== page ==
This article from CJR's archives is presented as part of our 50th anniversary celebration.
Wicker: When Wayne Hawks of the White House staff appeared to say that a press room had been set up in a hospital classroom at the left rear of the building, the group of reporters began strutting across the lawn in that direction. I lingered to ask a motorcycle policeman if he had heard on his radio anything about the pursuit or capture of the assassin. He hadn’t, and I followed the other reporters. As I was passing the open convertible in which Vice President and Mrs. Johnson and Senator Yarborough had been riding in the motorcade, a voice boomed from its radio: “The President of the United States is dead. I repeat—it has just been announced that the President of the United States is dead.” There was no authority, no word of who had announced it. But—instinct again—I believed it instantly. It sounded true. I knew it was true. I stood still a moment, then began running . I jumped a chain fence looping around the drive, not even breaking stride. Hugh Sidey of Time, a close friend of the President, was walking slowly ahead of me. “Hugh,” I said, “the President’s dead. Just announced on the radio. I don’t know who announced it but it sounded official to me.” Sidey stopped, looked at me, looked at the ground. I couldn’t talk about it. I couldn’t think about it. I couldn’t do anything but run on to the press room. Then I told the others what I had heard. Sidey, I learned a few minutes later, stood where he was a minute. Then he saw two Catholic priests. He spoke to them. Yes, they told him, the President was dead. They had administered the last rites.
Dugger: Then it was that Hugh Sidey of Time came in and, his voice failing with emotion, told the assembled press that two Catholic priests had told him and another reporter or so that the priests had given the President the last rites.
terHorst: I had just paid somebody in the hospital, a nurse’s aid or somebody, $15 to keep a line open to Detroit . I ran down through the corridor and Hugh Sidey was saying, “I have just talked to Father Huber and he said, ‘He is dead, all right.’” I ran back down the corridor to the telephone, to relay this to my office in Detroit, and I couldn’t talk. The girl who had kept the line open for me went and got a little paper cup of water. When I said over the telephone what Father Huber had said, my rewrite man on the other end dissolved. He couldn’t go on. They had to put another rewrite man on.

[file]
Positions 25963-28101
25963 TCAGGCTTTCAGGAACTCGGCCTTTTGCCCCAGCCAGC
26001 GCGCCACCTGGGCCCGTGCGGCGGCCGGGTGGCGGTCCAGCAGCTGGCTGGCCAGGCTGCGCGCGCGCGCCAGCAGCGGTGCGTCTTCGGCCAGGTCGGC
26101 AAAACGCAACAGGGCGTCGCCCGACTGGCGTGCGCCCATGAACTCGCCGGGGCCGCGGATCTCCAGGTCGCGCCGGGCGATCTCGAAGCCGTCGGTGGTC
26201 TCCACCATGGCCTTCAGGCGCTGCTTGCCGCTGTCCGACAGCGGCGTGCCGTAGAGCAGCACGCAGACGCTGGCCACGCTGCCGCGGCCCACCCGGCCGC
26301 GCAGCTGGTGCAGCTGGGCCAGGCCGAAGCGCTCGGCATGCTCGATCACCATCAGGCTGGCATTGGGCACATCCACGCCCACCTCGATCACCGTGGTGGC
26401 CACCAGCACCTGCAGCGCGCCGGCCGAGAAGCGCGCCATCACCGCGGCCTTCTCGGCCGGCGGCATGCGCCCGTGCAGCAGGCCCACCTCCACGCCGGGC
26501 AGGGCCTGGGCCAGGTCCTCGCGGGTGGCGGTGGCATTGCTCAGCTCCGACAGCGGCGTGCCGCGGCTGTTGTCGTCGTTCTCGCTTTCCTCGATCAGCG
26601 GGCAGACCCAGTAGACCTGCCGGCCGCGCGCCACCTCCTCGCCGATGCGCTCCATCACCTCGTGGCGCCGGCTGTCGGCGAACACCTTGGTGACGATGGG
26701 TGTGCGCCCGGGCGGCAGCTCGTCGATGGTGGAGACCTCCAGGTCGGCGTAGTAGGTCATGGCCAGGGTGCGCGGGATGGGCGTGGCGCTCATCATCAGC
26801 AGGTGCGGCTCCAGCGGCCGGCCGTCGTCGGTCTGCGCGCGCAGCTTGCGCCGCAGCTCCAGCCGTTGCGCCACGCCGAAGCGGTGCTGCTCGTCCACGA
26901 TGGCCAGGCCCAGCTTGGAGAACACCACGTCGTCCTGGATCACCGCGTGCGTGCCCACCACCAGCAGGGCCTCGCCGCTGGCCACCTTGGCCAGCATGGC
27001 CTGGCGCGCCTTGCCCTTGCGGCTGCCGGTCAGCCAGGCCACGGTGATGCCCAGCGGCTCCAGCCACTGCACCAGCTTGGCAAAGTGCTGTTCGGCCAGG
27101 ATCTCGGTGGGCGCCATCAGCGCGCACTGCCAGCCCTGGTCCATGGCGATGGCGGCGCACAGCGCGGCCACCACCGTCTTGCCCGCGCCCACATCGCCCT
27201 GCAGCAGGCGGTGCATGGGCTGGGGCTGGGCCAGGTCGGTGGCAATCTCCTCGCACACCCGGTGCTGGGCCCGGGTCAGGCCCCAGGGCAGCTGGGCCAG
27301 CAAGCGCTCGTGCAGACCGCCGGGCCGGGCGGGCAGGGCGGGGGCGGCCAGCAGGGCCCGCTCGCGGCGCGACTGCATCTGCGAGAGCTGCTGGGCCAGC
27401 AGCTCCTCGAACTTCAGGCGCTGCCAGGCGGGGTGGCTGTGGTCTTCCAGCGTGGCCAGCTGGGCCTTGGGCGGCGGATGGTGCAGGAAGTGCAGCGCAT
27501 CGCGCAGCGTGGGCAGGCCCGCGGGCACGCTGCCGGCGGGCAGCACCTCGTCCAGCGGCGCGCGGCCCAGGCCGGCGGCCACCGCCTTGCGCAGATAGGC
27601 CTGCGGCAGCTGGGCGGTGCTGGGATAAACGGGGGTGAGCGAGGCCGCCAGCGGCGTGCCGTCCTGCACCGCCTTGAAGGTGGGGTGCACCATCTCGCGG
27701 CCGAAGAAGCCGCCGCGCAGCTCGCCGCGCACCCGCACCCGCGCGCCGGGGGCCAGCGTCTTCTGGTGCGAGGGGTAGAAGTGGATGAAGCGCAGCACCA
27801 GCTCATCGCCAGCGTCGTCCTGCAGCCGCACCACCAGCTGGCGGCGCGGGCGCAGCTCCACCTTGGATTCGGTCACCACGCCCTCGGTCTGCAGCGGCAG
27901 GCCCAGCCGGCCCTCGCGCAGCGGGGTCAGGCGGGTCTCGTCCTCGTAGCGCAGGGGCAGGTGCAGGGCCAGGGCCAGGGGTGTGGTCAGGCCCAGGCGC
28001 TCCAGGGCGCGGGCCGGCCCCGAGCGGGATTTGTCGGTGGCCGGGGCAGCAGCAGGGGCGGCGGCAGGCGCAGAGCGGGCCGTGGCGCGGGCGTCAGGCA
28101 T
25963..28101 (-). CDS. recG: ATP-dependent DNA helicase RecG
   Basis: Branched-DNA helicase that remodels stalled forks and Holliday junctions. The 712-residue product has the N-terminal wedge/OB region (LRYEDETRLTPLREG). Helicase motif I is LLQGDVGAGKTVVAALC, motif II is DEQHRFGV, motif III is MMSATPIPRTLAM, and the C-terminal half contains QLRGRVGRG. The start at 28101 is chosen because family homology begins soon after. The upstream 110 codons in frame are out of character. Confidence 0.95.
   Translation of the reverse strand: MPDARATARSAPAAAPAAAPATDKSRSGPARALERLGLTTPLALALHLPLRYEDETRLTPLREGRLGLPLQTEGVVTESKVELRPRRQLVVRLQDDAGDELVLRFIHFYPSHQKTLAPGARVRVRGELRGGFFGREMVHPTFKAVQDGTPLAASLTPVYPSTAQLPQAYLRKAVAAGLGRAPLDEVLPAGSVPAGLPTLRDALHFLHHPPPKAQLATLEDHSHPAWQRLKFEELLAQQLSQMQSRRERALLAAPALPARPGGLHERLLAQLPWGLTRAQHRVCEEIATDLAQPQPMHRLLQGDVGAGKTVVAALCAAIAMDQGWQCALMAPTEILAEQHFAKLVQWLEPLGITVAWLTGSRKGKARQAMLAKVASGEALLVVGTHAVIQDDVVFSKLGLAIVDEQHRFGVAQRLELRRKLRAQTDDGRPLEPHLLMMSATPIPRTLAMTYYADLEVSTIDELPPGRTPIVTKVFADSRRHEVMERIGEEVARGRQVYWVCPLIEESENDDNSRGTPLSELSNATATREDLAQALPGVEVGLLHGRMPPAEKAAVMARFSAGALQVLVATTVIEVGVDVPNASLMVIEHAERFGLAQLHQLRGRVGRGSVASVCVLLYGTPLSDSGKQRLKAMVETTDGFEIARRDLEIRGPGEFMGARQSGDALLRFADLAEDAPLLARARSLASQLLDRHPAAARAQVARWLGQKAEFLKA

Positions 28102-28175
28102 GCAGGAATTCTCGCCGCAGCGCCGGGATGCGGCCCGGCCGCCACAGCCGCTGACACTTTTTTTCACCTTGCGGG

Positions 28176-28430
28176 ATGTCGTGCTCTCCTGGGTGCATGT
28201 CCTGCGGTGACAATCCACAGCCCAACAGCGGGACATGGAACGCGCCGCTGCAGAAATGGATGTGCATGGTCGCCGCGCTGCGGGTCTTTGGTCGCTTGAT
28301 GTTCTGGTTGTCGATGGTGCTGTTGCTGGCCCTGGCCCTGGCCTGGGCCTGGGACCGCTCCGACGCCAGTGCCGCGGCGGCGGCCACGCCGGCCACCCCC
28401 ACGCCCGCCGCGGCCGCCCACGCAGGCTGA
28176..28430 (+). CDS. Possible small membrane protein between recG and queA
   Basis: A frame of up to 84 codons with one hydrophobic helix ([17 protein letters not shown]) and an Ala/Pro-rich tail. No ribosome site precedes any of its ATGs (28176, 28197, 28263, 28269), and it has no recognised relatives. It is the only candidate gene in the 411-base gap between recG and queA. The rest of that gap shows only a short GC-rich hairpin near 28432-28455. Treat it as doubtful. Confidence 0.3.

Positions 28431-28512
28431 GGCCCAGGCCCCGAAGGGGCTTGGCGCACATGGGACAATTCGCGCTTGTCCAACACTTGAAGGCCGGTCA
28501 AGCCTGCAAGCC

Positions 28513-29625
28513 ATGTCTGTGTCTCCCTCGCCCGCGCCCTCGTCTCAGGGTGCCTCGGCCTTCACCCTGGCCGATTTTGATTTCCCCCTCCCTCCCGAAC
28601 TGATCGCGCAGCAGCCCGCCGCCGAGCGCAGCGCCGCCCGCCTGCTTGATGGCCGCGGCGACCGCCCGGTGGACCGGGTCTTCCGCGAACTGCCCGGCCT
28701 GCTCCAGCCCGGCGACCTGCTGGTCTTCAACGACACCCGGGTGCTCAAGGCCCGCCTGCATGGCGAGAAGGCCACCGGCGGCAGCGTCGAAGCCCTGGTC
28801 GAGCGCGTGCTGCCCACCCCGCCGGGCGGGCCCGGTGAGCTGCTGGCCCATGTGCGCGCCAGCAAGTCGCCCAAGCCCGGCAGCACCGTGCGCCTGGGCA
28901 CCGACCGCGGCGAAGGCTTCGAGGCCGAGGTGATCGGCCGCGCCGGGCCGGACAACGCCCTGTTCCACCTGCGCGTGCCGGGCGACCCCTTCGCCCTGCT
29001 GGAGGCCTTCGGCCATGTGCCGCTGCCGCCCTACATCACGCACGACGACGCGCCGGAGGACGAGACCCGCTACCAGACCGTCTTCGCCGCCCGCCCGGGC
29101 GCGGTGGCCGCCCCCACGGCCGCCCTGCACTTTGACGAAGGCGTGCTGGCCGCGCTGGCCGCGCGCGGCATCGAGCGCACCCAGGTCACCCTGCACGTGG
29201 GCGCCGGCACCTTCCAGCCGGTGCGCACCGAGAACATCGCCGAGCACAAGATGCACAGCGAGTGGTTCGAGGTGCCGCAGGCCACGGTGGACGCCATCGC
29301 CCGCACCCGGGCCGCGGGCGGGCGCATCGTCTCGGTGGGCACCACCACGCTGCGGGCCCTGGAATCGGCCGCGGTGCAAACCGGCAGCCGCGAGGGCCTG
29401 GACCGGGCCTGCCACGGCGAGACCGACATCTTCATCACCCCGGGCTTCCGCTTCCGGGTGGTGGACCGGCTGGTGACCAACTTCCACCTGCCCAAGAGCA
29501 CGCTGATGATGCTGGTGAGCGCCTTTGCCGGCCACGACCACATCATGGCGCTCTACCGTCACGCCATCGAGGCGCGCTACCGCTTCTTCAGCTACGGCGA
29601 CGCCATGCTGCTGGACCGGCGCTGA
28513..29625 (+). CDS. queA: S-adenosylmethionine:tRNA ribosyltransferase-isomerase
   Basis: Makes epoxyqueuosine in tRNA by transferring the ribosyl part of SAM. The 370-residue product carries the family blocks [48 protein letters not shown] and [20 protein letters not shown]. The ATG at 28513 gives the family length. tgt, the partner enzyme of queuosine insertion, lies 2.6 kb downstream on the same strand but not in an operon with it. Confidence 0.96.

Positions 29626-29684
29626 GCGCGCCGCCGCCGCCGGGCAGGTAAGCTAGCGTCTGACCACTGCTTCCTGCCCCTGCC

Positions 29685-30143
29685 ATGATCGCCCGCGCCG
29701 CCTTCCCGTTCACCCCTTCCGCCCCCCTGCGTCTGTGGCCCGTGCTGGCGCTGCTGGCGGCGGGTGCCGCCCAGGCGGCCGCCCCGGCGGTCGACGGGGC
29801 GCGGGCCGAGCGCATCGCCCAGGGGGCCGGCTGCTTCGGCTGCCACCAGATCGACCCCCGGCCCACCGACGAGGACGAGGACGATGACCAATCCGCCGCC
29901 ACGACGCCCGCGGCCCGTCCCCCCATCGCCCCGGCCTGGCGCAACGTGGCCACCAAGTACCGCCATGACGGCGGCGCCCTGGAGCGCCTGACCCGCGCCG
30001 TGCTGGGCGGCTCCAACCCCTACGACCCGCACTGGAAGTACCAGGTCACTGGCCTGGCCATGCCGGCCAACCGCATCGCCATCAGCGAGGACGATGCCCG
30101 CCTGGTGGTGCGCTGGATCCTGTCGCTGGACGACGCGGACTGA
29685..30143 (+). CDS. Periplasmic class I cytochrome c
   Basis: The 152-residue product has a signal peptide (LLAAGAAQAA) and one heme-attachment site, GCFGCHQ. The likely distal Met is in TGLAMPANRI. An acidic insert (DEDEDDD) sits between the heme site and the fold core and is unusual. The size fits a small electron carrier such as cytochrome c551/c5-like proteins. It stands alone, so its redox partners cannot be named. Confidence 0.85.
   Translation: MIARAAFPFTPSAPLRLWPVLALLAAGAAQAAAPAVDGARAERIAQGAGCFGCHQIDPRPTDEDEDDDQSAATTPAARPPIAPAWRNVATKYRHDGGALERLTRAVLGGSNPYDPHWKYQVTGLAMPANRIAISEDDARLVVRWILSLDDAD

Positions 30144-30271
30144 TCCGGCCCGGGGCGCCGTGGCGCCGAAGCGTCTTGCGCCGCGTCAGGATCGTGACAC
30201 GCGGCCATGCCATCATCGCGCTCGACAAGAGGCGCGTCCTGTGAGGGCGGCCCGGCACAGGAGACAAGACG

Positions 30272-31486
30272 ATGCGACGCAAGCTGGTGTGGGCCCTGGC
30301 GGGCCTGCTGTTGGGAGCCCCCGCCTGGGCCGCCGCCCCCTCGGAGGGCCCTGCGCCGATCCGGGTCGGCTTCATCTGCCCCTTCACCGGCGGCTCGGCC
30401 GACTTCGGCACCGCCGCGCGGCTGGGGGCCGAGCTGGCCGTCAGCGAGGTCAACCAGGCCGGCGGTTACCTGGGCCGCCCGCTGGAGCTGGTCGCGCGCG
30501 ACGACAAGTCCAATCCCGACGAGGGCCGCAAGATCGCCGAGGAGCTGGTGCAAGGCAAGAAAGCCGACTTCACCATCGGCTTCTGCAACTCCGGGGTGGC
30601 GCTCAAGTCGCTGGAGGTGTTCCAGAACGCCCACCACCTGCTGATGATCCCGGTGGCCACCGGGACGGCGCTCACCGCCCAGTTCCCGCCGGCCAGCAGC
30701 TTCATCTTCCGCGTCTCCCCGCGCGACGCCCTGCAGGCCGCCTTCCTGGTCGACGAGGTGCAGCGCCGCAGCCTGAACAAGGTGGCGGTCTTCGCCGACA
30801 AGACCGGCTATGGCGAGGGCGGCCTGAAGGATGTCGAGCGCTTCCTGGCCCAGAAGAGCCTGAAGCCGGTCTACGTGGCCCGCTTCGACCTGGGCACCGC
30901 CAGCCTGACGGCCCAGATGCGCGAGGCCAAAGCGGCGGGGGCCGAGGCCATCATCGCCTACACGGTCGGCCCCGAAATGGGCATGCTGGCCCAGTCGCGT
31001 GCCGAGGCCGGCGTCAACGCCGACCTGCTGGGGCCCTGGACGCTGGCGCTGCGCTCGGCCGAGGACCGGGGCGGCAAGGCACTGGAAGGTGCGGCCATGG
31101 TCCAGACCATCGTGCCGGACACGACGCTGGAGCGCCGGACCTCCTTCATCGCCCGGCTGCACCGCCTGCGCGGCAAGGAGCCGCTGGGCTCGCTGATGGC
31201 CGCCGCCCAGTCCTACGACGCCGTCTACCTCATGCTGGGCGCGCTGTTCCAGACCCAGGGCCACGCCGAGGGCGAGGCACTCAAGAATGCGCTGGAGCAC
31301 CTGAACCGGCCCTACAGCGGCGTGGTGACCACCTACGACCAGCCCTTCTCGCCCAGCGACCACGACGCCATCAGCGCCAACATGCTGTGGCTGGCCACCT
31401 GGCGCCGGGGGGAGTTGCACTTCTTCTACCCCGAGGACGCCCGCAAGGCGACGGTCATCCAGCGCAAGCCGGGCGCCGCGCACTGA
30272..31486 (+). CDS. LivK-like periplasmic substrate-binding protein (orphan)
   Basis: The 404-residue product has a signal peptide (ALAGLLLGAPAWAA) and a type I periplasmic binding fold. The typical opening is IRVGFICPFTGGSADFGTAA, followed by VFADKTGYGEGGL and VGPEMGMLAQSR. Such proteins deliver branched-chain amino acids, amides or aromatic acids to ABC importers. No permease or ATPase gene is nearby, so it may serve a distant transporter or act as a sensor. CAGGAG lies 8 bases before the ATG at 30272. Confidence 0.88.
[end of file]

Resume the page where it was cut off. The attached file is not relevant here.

[AP Log]: Bob Ford held an open line to the office. Then Val Imm, society editor of the Times-Herald, came bursting through a mob of newsmen, grabbed an adjoining phone, shouted into it. Ford relayed her words
Smith: Telephones were at a premium in the hospital and I clung to mine for dear life. I was afraid to stray from the wicket lest I lose contact with the outside world. My decision was made for me, however, when Kilduff and Wayne Hawks ran by me, shouting that Kilduff would make a statement shortly in the so-called nurses room a floor above and at the far end of the hospital. I threw down the phone and sped after them. We reached the door of the conference room and there were loud cries of “Quiet!”
Kilduff: I got up there and I thought, “Well, this is really the first press conference on a road trip I have ever had to hold.” I started to say it, and all I could say was “Excuse me, let me catch my breath,” and I thought in my mind, “All right, what am I going to say, and how am I going to say it?” I remember opening my mouth one time and I couldn’t say it, and I think it must have been two or three minutes.